|Participants of Domestic Violence Intervention Training
A two-day Domestic Violence
Intervention Training seminar for police officers, social workers and concerned
community members was held last Wednesday and Thursday at the SunBreeze Hotel
conference room. Participating were 12 police officers from each of the caye's
police departments, council members, the health care industry and other
significant educators, counselors and community members of Caye Caulker, San
Pedro and Punta Gorda.
The main focus of the two-day
training was to make everyone aware that domestic violence is a crime and needs
to be fought on all fronts. The creation of a manual for the course and the
training itself were the first steps. It was stressed that police and other
"front line workers" need to be able to respond to situations of domestic
violence appropriately. Further stated was, "effective intervention will lead to
a gradual reduction in domestic violence" and in turn alleviate some of the pain
of its victims. The following subjects were covered in the seminar: gender
awareness, profile of a batterer, cycle of violence, the cost of domestic
violence, victim friendly responses, why women stay in abusive relationships,
masculinity, the Domestic Violence Act, and the Families and Children's
Interviewing Inspector Linden Flowers, he explained
the program as "very beneficial" for his officers. He stated one of the main
lessons learned was that no matter if a person had been the victim of domestic
violence once or several times, they need to be treated as though it were their
first incident. The Inspector was impressed by the many individual ways victims
react to domestic violence and the number of possible techniques used when
interviewing victims, based on their reactions. Those attending were sensitized
to the reasons individuals, especially women, remain in abusive relationships,
namely because of a lack of self-esteem, financial need, or threats of physical
violence to the individual or their children if they leave. Inspector Flowers
also mentioned how domestic violence affects the community as a whole, not only
the family members involved, but also their relatives, friends and neighbors.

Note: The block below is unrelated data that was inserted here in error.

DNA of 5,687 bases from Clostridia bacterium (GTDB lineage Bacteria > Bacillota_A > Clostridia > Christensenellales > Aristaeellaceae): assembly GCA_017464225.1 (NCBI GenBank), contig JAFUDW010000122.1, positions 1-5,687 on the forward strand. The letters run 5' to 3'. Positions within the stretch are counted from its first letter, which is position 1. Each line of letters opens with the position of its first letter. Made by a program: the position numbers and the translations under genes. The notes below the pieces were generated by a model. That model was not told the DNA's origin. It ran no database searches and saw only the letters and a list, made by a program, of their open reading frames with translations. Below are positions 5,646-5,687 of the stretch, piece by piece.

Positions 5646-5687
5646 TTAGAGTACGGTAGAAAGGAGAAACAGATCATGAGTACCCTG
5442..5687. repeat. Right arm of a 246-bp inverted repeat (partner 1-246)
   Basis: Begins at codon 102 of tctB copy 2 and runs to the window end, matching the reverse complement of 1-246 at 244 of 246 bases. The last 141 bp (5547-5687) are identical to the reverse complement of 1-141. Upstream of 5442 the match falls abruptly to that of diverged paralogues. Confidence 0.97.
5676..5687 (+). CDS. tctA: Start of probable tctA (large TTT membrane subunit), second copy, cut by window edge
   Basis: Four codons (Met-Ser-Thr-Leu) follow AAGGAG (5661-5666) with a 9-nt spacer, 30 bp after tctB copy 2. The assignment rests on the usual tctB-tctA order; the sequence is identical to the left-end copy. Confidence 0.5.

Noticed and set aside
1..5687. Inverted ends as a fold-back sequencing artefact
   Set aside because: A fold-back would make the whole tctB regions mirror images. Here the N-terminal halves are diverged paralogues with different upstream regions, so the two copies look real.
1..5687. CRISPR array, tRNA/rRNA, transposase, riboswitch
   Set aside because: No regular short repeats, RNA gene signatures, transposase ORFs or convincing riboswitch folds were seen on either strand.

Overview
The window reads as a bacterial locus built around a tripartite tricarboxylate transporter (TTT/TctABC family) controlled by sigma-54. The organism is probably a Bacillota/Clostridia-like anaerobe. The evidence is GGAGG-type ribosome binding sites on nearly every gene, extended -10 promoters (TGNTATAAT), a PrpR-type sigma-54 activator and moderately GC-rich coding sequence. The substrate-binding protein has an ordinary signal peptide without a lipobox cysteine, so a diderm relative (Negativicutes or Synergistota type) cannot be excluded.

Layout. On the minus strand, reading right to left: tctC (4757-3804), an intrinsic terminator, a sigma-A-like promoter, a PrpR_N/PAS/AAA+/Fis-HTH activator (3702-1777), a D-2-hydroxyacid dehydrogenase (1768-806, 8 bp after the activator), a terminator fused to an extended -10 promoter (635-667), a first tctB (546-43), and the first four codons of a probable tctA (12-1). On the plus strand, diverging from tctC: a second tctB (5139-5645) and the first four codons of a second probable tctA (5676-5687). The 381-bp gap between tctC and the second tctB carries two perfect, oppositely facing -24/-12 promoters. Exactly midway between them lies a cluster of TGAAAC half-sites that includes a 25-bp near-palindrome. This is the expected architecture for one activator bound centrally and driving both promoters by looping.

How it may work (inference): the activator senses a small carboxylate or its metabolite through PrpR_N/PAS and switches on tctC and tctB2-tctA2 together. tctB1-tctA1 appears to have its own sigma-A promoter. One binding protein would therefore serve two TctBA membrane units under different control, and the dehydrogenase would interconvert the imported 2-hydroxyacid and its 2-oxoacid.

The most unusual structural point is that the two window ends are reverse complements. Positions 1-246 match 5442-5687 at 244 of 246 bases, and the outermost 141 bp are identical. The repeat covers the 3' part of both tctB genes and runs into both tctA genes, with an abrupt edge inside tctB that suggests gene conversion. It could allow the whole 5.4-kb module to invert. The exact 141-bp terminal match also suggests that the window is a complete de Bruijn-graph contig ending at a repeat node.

The cost associated with domestic violence was another interesting subject that
surprised many and how this money could be better spent benefiting the family.
These costs involved everything from legal fees and police time to time missed
from work and the charges one must pay to the hospital or clinic if physical
abuse is involved.
attended as a concerned member of the community, and stated it was "a very good
seminar" but hoped more people would have attended. "It is surprising to know
that some residents are not aware of the amount of domestic violence in their
own community," Mrs. Guerrero commented. She thought the presentation was very
informative and worthwhile. Mrs. Guerrero further stated how impressed she was
at the presentation given by Sergeant Robinson and also by the number of local
police officers present.
Project workshops have been
conducted throughout the districts of Belize aimed at improving the capacity of
all "front line" workers to understand and assist victims of domestic violence.
The domestic violence training project is being undertaken by the Caribbean
Association for Feminist Research and Action (CAFRA). Belize Project Coordinator
Katherine Mendez of CAFRA was assisted by Police Coordinator Rudolph Orio. Ms.
Mendez commented that San Pedro was very welcoming and that attendees made her
feel "right at home." She was impressed by those present for the training and
commented, "It is good to see the people in charge take an active interest in
educating themselves and the people working with them."
Presenters for the training were Sergeant Viannie Robinson and Corporal Faye
Usher who underwent previous training in domestic violence. CAFRA is committed
to understanding the relationship between the oppression of women and other
forms of oppression in society. Working actively to make a change, CAFRA
training is conducted in four languages in the Caribbean: French, Spanish, Dutch
and English. Funding for the project was provided by the CAFRA Secretariat, the
Police Department, the Ministry of Women, Children and Civil Society, PAHO,
UNICEF and members of the community.